30.04.2016 Iz svijeta

Imamo još samo malo vremena da sačuvamo naša radna mjesta. Hoće li novi ministar učiniti ono što se MORA ili će nam očuvanje poslova i dalje biti noćna MORA?


Zakoni o pomorskoj kabotaži, koji se kolektivno nazivaju 'Jones Act' jednostavno omogućavaju da Amerika ima brodove izgrađene u svojim brodogradilištima, kojima upravljaju američke kompanije i na kojima plove Amerikanci!!! Sve drugo su priče za malu djecu u kojima učestvuju klanci i klančići, pavli i pavlići.

Jones Act keeps America employed and protected

Whether you are a member of the marine industry or not, you have probably heard the phrase "Jones Act" before.  What you may not know, or truly understand, is how critical this program is to U.S. national security.  While many critics attack the Jones Act for being protectionist, the law and principles are derived for our nation to attend to its maritime needs as a matter of national security and internal defense. The Jones Act is not intended to protect an industry but to protect this country.

We live in a time of great global instability. In today's world we worry about the possibility of attacks that would jeopardize our ability to do business and defend ourselves.  We must protect our waterways, which every Louisianian knows as the lifeblood of national commerce. Consider the consequences if we were unable to move grain, fuel or other basic commodities on our waterways for even a few weeks. The Jones Act simply ensures that we have a fleet of maritime vessels that are owned by U.S companies, employ U.S. crews and built in U.S. commercial shipyards. American built, owned and operated vessels support communities and economies around the country.  It's quite simple: The Jones Act advances national security by ensuring our internal waters and coastal communities do not to fall victim to a foreign enemy.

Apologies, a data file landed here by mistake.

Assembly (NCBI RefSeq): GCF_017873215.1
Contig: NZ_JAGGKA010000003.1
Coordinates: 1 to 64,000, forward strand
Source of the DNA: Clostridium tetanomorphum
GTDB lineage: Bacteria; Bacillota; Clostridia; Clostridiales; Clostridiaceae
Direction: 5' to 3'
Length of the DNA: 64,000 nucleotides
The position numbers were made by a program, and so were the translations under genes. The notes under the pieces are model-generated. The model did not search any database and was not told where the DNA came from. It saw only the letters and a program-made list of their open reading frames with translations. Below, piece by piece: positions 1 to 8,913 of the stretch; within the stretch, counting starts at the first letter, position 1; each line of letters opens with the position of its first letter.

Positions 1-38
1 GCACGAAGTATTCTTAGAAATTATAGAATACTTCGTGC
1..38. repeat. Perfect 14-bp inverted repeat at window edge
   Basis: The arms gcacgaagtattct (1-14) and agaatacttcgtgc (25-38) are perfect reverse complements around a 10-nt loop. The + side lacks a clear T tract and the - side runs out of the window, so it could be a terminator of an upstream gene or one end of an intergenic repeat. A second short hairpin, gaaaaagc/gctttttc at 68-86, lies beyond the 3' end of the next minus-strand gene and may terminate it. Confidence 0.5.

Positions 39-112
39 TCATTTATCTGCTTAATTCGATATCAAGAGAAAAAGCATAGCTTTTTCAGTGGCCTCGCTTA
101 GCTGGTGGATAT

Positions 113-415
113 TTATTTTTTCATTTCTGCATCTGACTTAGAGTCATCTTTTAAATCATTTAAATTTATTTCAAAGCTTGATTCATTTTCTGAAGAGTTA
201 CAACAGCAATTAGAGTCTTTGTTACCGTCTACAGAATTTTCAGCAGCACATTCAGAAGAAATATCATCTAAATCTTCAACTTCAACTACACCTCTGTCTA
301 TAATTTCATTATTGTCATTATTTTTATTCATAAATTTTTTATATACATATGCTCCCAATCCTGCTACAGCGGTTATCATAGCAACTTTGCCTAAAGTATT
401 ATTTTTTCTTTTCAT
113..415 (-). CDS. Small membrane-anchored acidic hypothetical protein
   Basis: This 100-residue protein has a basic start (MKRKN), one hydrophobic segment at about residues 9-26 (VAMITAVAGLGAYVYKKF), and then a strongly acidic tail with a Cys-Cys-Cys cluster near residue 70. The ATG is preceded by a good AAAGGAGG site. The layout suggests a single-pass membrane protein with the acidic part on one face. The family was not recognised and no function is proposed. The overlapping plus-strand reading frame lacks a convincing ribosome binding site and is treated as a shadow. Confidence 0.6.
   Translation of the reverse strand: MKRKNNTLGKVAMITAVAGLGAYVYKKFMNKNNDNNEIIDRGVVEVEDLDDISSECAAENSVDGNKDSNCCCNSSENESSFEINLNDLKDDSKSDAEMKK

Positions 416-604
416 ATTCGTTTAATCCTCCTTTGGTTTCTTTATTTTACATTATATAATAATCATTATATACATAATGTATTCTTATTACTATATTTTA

Unfortunately, many in Washington seem to misunderstand the purpose behind the Jones Act.  Opponents argue that the act has caused a "historic decline" of U.S. shipping as a whole and that the law places unnecessary harm on domestic consumers due to higher charter rates.  If we analyze the facts, it quickly becomes clear these attacks are unfair.  There are currently 40,000 Jones Act qualified vessels — a fleet that has consistently grown in size and capacity, providing almost 500,000 good-paying American jobs nationwide.  The Jones Act simply highlights the importance of our domestic marine industry — the role that mariners play to keep our coastlines secure, and to keep our domestic transport of goods reliable.

In Washington, individual interests often raise unnecessary concerns, using fear tactics to spread information that isn't true.  Attacking the Jones Act and encouraging repeal does nothing but jeopardize American jobs, American security and the fact that we are, and must remain a maritime nation.

U.S. Rep. Charles Boustany

3rd Congressional District